Are celebrity voices the next big mobile marketing trend?
November 22, 2013
Kevin Hart on Waze
Waze has just integrated its first United States celebrity voice navigation in partnership with Universal Pictures to promote the upcoming film “Ride Along." The new feature may point to a new opportunity for marketers both in the navigation space as well as search.
American Waze users can now choose to have comedian and actor Kevin Hart direct them to their end destination. The feature has had a lot of success in other parts of the world, and the U.S. release signals the beginning of a possible trend for other marketers.
“We see this partnership as a great way to build awareness for the film by bringing Kevin's personality into a user's Waze experience and generating interest in Ride Along due to the relevant positioning within the app,” said Doug Neil, executive vice president of digital marketing at Universal Pictures, Universal City, CA.
“Waze's growth rate, functionality and large user base made it the right app to partner with for the film.”
Kevin Hart stars alongside Ice Cube in the upcoming film Ride Along, which hits theaters on Jan. 17.
To promote the film, Universal Pictures decided to partner with Waze for the first U.S. celebrity voice command in the app.
Consumers can download Waze for free in Apple’s App Store and Google Play. Once they have the updated app, they can go to settings, click on sound and select “English – Ride Along” as their voice language.
Kevin Hart will then deliver the directions to their next destination.
Pins in the map also let consumers access Kevin’s setting with one click. Additionally, they direct users to purchase advance tickets to see Ride Along in theaters.
The Kevin Hart setting in Waze
While this is the U.S. debut of the feature, Waze has already implemented celebrity voice command in other countries.
For example, Arabic-speaking Waze users could have Lina Mahul, winner of NBC's "The Voice," direct them for a limited time.
“Celebrity voices have been a Wazer favorite in other parts of the world and we wanted to wait until we found a partner in the U.S. who was brand-right,” said Julie Mossler, spokesperson for Waze, Palo Alto, CA.
“As an advertising platform, we are able to translate user intent and location to ensure partners are reaching the consumers they want to reach,” she said. “We provide a completely new vehicle for a motion picture's marketing mix but most importantly, we continue to develop our advertising to be valuable to drivers and something we think they'll enjoy.
“Many drivers enjoy books on tape or music - why not laugh a little? Celebrity voice navigation is an entertaining feature that helps kill time in the car and encourages eyes on the road.”
According to Ms. Mossler, Waze plans to continue integrating new celebrity voices in the U.S. on a special, infrequent basis.
Promoting Ride Along
Universal Pictures is one of the first marketers to leverage celebrity voice, but there may be opportunity for similar campaigns beyond the navigation space.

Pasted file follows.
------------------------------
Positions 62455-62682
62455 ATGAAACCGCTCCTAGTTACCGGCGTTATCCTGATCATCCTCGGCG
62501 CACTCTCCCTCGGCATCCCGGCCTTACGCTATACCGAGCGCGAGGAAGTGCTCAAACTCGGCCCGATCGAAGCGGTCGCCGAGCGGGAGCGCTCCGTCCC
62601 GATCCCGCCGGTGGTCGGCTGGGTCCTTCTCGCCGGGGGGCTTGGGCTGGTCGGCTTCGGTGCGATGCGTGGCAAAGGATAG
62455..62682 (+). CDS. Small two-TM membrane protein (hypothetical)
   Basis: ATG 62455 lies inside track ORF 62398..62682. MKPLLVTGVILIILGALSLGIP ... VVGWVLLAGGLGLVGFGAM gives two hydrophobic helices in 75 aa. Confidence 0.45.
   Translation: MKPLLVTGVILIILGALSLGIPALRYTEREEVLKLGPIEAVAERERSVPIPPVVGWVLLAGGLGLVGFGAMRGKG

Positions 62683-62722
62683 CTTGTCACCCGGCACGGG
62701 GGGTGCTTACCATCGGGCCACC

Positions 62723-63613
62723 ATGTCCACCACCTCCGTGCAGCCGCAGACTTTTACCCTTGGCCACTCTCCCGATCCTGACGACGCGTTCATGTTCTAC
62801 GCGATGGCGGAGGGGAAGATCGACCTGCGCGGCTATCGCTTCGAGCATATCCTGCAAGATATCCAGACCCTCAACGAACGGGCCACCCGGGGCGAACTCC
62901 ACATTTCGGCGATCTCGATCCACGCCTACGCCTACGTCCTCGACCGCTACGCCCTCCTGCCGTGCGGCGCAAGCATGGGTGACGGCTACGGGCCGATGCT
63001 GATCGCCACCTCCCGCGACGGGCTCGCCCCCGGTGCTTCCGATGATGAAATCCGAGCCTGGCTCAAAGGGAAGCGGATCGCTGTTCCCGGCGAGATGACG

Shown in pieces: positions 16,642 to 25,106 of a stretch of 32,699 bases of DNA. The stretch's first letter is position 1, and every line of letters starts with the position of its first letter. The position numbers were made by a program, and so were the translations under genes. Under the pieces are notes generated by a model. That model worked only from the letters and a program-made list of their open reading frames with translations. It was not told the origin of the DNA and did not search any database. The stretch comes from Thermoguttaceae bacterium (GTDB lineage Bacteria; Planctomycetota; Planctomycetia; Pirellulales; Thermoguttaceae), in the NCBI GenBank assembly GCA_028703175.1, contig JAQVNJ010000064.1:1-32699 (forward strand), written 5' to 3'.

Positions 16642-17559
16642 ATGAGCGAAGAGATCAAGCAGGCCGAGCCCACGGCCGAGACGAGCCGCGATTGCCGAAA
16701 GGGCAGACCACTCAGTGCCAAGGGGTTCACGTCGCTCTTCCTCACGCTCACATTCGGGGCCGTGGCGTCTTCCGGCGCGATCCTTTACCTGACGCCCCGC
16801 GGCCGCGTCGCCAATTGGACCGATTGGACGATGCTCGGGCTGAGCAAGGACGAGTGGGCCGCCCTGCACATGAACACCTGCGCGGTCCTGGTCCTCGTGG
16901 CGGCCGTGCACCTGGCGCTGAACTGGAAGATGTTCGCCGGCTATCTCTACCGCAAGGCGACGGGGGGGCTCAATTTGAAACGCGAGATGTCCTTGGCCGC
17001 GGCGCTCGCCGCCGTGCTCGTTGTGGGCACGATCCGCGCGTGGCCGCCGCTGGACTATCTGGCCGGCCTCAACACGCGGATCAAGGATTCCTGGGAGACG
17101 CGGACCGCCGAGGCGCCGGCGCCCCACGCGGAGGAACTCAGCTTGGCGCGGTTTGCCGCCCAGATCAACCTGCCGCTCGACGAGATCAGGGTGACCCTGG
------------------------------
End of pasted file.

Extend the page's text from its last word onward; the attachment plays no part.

“I could see it being leveraged for additional online promotional opportunities or social visibility. As the reach and visibility of ‘The Voice of Waze,’ there could be tie-ins to other aligned businesses or social/PR campaigns,” said Grant Simmons, director of SEO and social product at The Search Agency, Los Angeles.
“I could see Priceline having William Shatner voice search results, or Geico leveraging an English meme to voice search result," Mr. Simmons said. "The challenge is that many search engines aren't just giving one result, so the effect of celebrity voice integration is limited to simple answers, potentially with some personality of the celebrity themselves."
“For Waze, that would mean a little comic relief in your traffic-jam laden commute, or questions about your communicated destination," he said. "From that standpoint, the fact of having more personality to the blandness or search might be a differentiator, but it really depends on whether the celebrity's personality aligns with the brand personality and enhances/differentiates the search experience.”
While not necessarily in the navigation or search space, American Family Insurance found a creative way to integrate a celebrity voice into the mobile space. The company’s Ask Russell app lets consumers chat with National Football League player Russell Wilson with a voice-activated feature (see story).
"Celebrities in advertising are nothing new," said Ann Green, managing partner of client solutions and innovation at Millward Brown. "What is new, though, is how advertisers are using new technologies and channels. So instead of a simple voiceover, the celebrity might be more engaged with the brand’s customers through social or mobile channels. There are lots of opportunities to create fun and engagement for users that could build loyalty over the long term.
"A brand might use a celebrity voice – or a celebrity spokesperson – to garner attention or buzz," she said. "But, like any tactic, it should always serve the larger brand strategy. Using a celebrity for the sake of using a celebrity might work short term, but if it isn’t aligned with the strategy, it will not build the brand over time.
"Marketers always need to consider, does the celebrity have a reputation that aligns with my brand? Or, does the voice work with the messages we are trying to communicate?"
Rebecca Borison is editorial assistant on Mobile Marketer, New York
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